How to solve for x ?
Some trial and error might help here.Originally Posted by totalnewbie
Trial 1
Assume the $\displaystyle x=\sqrt{e}$ point is the tangency point on $\displaystyle f(x)$
Then we can find the slope of the tangent at $\displaystyle x=\sqrt{e}$, and
the corresponding value of $\displaystyle f(x)$, which will allow us to find
the equation of the tangent. Now check that this line is a tangent
to $\displaystyle g(x)$, if it is our job is done, if not proceed to Trial 2
Trial 2
Assume the $\displaystyle x=\sqrt{e}$ point is the tangency point on $\displaystyle g(x)$,
then proceed as in Trial 1, but with the roles of $\displaystyle f$ and $\displaystyle g$
interchanged.
RonL
Hello,Originally Posted by totalnewbie
if there exists a common tangent then the gradient of both functions must be equal. So first calculate the drivative of both functions:
$\displaystyle \frac{df}{dx}=\frac{1}{e} \cdot x$
$\displaystyle \frac{dg}{dx}=\frac{1}{x}$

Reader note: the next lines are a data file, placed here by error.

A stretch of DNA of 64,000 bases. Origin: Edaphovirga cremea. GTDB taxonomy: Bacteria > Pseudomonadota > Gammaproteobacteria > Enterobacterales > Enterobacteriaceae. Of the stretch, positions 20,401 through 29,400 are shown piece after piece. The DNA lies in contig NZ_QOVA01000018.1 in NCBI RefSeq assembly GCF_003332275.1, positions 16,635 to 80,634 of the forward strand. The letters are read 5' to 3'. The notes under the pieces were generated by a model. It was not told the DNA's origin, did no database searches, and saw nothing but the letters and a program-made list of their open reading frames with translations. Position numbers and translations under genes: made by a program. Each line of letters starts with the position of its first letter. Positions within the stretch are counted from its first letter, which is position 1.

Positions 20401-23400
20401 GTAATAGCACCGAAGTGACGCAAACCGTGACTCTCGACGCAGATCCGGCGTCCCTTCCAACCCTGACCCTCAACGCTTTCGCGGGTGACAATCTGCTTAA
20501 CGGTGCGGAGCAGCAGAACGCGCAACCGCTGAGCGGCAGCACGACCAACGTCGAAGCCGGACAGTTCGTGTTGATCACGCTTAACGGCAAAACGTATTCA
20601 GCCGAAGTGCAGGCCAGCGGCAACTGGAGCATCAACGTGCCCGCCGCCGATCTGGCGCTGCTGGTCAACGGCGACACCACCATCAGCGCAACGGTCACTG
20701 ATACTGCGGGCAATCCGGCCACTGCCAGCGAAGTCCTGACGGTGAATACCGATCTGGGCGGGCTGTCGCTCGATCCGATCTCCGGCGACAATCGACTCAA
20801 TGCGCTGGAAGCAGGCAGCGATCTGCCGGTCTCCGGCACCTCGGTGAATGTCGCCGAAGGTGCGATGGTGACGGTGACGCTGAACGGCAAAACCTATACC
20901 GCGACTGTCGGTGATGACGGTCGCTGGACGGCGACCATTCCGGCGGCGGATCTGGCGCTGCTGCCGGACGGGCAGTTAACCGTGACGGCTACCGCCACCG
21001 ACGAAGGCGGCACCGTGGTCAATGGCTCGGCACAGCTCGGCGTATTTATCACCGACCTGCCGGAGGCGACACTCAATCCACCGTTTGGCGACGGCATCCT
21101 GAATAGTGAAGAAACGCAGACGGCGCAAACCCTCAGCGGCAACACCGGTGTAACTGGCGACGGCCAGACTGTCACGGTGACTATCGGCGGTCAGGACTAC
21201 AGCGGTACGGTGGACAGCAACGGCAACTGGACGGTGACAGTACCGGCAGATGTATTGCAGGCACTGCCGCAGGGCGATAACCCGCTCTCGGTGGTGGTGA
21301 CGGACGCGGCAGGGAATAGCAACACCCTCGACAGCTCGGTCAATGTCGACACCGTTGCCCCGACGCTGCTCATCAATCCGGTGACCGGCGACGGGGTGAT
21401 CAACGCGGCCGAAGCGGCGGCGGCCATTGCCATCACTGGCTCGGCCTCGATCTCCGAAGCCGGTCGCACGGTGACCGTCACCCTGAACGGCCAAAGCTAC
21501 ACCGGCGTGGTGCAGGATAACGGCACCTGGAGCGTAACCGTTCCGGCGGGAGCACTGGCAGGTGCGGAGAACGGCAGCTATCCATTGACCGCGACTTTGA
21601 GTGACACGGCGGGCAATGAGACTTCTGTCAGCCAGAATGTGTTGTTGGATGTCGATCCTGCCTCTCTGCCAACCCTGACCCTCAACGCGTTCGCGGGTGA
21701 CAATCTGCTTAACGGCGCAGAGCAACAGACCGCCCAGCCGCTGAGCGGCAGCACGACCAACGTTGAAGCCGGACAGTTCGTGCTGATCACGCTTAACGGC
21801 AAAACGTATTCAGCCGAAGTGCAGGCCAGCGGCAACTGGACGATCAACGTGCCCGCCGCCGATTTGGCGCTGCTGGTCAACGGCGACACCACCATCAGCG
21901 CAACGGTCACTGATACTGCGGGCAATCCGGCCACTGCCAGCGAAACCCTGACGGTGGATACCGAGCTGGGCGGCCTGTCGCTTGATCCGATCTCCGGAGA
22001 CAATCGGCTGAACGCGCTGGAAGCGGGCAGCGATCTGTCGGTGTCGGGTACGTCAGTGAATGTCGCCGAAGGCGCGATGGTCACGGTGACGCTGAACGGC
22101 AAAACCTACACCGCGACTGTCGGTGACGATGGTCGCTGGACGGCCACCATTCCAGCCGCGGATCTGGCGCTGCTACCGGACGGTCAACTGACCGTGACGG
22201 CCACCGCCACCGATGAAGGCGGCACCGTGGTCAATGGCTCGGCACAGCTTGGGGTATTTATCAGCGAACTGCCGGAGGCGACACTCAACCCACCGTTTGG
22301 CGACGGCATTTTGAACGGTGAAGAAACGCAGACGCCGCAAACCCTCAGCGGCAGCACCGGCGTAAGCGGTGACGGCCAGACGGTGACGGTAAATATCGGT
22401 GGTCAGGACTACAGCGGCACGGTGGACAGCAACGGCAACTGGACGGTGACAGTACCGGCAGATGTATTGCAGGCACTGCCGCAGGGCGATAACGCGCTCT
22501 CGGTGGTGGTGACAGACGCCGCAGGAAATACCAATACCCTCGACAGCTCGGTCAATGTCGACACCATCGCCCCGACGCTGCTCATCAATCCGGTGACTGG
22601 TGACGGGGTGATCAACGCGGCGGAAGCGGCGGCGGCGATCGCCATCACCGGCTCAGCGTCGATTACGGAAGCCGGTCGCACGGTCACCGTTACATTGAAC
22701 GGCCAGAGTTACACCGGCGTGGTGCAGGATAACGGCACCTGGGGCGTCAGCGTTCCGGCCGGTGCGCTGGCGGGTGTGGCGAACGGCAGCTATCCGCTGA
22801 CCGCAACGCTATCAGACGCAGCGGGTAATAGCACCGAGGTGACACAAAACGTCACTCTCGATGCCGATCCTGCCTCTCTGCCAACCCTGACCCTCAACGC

Both are equal: $\displaystyle \frac{1}{e} \cdot x=\frac{1}{x}$
Solve for x and you'll get: $\displaystyle x=\sqrt{e}$
Complete the coordinates:
$\displaystyle f(\sqrt{e})=\frac{1}{2}$
$\displaystyle g(\sqrt{e})=\frac{1}{2}$
That means that the graphs of both functions have one common point: the tangent point. There exists one tangent (that's a special case, normally there must be two tangents!)
Use the point-slope-formula: $\displaystyle t: y=\frac{1}{\sqrt{e}} \cdot (x-\sqrt{e})+\frac{1}{2}$
I've attached a drawing to demonstrate my results.
Greetings
EB
Hello,Originally Posted by totalnewbie
you have typed the function f like this: x^2/2e. Then your computer will calculate $\displaystyle \frac{x^2}{2} \cdot e$.
You have to use parantheses: $\displaystyle \frac{x^2}{(2 \cdot e)}$
Good luck.
Greetings
EB